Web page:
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In the Realm of Authors and Literature

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Land of Promise. By Leo Lania. Translated from the German by R. Henry, 392 pp. The Macmillan Co. $2.50.

Can a Jew ever obliterate his racial origin? Can a Jew ever trust in a promise of complete social and civic equality, even if it come from the highest authority of a sovereign state? Here is the old, old question probed once again, but in this case the probing serves to produce one of the most stirring, and to Jewish readers, one of the most interesting novels to come from a German pen since the advent of Hitler.

Leo Lania of course is living in exile. Before his flight from the terror he was making himself a name as a journalist and dramatist. In distinction to most emigrés, who have been driven by bitter necessity to putting words on paper, Mr. Lania is a professional. He has not written an autobiographical document of the type with which the manuscript desks of publishers are flooded; instead, he has produced a hard, terse panoramic novel of great scope.

A whole host of characters play parts in this book, but the most important of them are Jews. Kurt Rosenberg was the son of a wealthy Berlin Kommerzialrat, in whose home, even before the war, the Bohemians, the intellectuals and artists, gathered. If any of the guests remembered that they were in a Jewish house, the good wine and good food and brilliant conversation soon made them forget it. After the war, the same atmosphere prevailed, but a heavy salting of political personages was added. It is no exaggeration to say that a good part of the fate of Social-Democratic Germany was settled in the Rosenberg drawing-room.

In the meantime, young Kurt had gone to war, fired with Prussion ideals, inspired by his youth and war propaganda to deeds of heroism. He soon earned his Iron Cross, a lieutenancy, and numerous honorable citations. This was the background of service to his Fatherland which he considered should earn him a place of respect and honor for the rest of his days.

The revolution did not shake his ideals; the inflation he survived; and he saw fit to scoff at the first rumors that Hitler would come into power. In fact, secretly he may have been a little in sympathy with that point of the Nazi program which insisted on treaty revision and equality of armament for Germany. He never dreamed that the anti-Semitic aspect of the program would be applied to Jews of his standing, and he was not far-sighted enough, not to say humane enough, to care how it would affect the masses of poorer Jews. And yet he lived just long enough to see his honor and position scorned, his uniform mocked, his Iron Cross ripped off, and himself beaten and killed.

During the war, a humble Jewish tailor in Borutsch, on the Eastern Front, had sewed a button on Kurt Rosenberg’s tunic. With amazement the tailor, Moses Mendel, had inquired whether his Lordship, the Lieutenant, could possibly be a Jew. A Lieutenant and a Jew—that, in Tsarist Russia, bordered on the impossible. Slowly, in Moses Mendel’s mind, there dawned the notion that things must be different in Germany. And then came the great day when the High Command issued a proclamation signed by Ludendorff himself. The great general had even bothered to have his message translated into Yiddish. “To my dear Jews of Poland,” it began, and it spoke honeyed and unheard words about freedom and civic and social equality.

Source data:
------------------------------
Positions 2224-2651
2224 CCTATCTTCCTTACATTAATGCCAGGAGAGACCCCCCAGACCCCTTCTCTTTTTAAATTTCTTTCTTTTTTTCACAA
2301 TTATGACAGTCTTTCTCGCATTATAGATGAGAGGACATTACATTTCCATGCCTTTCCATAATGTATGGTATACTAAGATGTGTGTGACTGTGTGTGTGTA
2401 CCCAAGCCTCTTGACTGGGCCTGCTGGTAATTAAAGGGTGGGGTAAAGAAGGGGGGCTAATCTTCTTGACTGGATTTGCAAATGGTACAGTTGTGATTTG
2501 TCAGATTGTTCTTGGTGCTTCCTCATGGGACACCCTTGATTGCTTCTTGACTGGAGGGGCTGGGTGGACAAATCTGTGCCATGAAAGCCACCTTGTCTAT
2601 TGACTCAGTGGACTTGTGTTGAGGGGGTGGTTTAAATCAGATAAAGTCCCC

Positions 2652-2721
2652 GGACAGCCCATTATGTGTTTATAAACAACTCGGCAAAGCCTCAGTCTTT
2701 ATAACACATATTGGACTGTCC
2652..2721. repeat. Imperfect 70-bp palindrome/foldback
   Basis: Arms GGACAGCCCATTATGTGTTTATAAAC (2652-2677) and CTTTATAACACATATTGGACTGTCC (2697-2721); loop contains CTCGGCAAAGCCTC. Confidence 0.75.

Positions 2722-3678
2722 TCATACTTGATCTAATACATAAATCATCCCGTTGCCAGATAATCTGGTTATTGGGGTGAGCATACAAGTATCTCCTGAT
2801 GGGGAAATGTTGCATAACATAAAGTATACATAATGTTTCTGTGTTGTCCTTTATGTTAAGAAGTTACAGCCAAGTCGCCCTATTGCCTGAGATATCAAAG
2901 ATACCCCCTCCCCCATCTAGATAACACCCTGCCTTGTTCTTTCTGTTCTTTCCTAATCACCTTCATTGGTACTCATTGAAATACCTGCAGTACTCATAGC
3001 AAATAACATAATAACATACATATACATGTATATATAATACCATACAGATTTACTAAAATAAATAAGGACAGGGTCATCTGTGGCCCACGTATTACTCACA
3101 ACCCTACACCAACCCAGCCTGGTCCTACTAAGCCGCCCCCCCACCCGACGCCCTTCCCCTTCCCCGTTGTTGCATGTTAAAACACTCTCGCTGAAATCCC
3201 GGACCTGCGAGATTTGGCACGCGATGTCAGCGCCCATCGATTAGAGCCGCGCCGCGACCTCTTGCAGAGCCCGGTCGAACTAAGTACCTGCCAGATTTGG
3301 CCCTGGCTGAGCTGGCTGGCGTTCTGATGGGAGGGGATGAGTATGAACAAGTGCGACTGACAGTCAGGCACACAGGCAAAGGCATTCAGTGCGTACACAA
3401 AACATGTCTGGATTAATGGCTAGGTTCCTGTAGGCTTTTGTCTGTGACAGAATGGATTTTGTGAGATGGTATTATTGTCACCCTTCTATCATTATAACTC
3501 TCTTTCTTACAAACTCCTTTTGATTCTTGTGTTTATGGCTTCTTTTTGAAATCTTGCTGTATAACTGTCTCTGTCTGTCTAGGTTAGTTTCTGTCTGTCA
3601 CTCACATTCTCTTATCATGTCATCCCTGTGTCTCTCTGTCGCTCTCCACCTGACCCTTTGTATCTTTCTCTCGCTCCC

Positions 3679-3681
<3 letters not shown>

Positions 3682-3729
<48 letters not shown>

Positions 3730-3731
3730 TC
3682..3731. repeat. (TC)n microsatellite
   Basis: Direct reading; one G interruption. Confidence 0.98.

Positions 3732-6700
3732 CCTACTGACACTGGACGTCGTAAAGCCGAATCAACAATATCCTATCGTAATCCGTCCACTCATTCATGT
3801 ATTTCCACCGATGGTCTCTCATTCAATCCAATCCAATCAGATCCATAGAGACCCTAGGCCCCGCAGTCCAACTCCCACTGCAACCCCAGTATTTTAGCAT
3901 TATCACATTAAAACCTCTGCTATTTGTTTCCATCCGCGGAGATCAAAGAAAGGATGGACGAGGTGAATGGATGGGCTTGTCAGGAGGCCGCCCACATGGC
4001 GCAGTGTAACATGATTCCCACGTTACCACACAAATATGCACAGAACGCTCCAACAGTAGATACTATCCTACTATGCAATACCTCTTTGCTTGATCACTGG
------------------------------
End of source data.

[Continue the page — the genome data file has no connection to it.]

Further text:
“This General,” said Moses Mendel, “is a great man.” Eventually the Russian revolution broke out, Poland and the Ukraine set up autonomous governments, and Borutsch sweated and groaned as before under the martial rule of the occupying German army. Petition after petition and tax after tax the Hetman Skoropadsky addressed to the Jews; and after him the Hetman Petliura did likewise—and always the Jews paid. And when they could no longer pay, and Petliura still needed money, he raised old cries of hidden gold, bell-cmashing and ritual murder, and launched a pogrom.

In Moses Mendel’s mind the words of Ludendorff and the image of the Jew who was a Lieutenant remained, and so he fled before the storm; fled with much suffering, cold, hunger and poverty, westward to Germany, land of promise. After many difficulties he reached Germany and set up his tailor shop; he didn’t make much money, but he was happy. During the inflation he brought out his small store of dollar bills and pound notes and gold rubles, and bought merchandise, “intrinsic values,” as he had learned to do in other inflations. And when he sold his clothes for millions and even billions of marks, he thought his dream of wealth had come true—until he found his billions would not buy him a pound of meat. Thus, Mr. Lania seems to say, did the Jews inspire and profit from the inflation. Only one thing stood Moses Mendel in good stead—the knowledge that he could flee. And so, when the Hitler terror reached its orgiastic climax, he and his daughter, Esther, unlike the stiff-necked and purblind Kurt Rosenberg, slipped over the French border.

I have traced the course of but two of the many characters who live in the pages of this book. There is much else that will hold the reader as the swift panorama of Germany in War, Revolution, Inflation and Terror unfolds; but Mr. Lania is at his best when he writes to show that the same fate awaits Jews of both high and low estate at the hands of Fascism. It is a duty to recommend this book to Jewish readers.

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